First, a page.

NEWTOWN BOROUGH >> The members of the Newtown Historic Association on Sept. 10 surprised longtime members Dave and Mary Callahan by renaming its new research center at 100 Mercer Street in their honor.
The “Callahan Research Center,” located inside the former Newtown Ambulance Squad building, houses a treasure trove of Newtown history from its founding to the present time.
“This is a very special night. Not often do we get a chance to celebrate and to say thank you to some people who have done so much not only for the Newtown Historic Association, but for the whole community,” said NHA President Barry Fleck.
“We want to thank you for all the work you have done and the dedication. And on behalf of the board of directors, we are dedicating this building in your honor,” Fleck told the Callahans as applause filled the evening air.
Fleck then joined board member Paul Gouza in the unveiling of a new sign just above the entrance door to the center as more applause erupted.
Another much larger sign decorates the wall just inside the door to the research center. Both signs were created by borough artist Howard Geyer.
“You have been the driving force behind this. You and Mary have done so much. It’s really our honor to recognize you in this way,” Fleck told the Callahan’s.
Mayor Charles “Corky” Swartz then stepped forward to present a special proclamation designating Sept. 10, 2020 as a day to honor Dave and Mary Callahan with the dedication of the Callahan Research Center in their honor.
“The citizens of Newtown now have a permanent reminder of the dedication of Mary and Dave Callahan to the community and to the Newtown Historic Association,” said the Mayor.
For Dave Callahan, the research center has been his home away from home. Surrounded by historic maps, old photographs and other memorabilia, he has faithfully staffed the center most Tuesday and Thursday evenings for more than 40 years, tracing genealogies, organizing files and fielding questions about historic Newtown.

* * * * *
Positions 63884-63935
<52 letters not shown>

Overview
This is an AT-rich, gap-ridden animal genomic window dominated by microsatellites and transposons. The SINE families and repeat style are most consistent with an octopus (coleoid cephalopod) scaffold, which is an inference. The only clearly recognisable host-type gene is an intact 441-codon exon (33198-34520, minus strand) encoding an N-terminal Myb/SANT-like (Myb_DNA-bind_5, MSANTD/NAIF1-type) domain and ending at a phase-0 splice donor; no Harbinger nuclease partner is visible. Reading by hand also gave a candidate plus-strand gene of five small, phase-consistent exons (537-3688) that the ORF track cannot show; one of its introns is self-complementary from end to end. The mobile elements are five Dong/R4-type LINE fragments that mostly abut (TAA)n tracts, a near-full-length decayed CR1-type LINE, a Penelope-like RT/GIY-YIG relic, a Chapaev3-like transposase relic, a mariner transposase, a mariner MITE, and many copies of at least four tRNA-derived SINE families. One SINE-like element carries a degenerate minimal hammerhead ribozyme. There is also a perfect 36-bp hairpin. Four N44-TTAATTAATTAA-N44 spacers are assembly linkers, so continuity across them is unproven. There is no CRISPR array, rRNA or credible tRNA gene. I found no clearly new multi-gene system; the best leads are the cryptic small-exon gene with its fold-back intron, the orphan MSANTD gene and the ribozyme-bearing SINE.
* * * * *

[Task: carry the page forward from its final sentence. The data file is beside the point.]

“I’m shocked. I don’t know what to say,” said Callahan, who humbly and quietly accepted the recognition. “I have given a lot to this organization and this makes me feel very appreciated,” he said.
The NHA recently acquired the building, renovated it and relocated its extensive collection of history from the second floor of the Court Inn to its new home on Mercer Street.
The Callahan Research Center houses an impressive collection of Newtown history, including deeds, wills, diaries, genealogies, photographs, directories, inventories and maps dealing with Newtown people, land, houses, farms, schools, service organizations, events and many other topics of interest.
“Dave has volunteered countless hours into getting the new Research Center up and running, in addition to helping to coordinate the renovations at the Court Inn, among many other things he does for the historic association and the community,” said Fleck.
“Dave’s involvement in the Newtown community has been quite extensive, and he has been presented with numerous awards over the years. He is the very embodiment of the term ‘volunteer’ in all aspects of the word.
“There is literally not an event that takes place in Newtown that does not in some way benefit from his knowledge, experience, selflessness and unending hard work,” said Fleck.
Several years ago, Callahan was recognized at the state level when he received the 2008 Volunteer of the Year Award from the Pennsylvania Downtown Center as a testament to his dedication and work.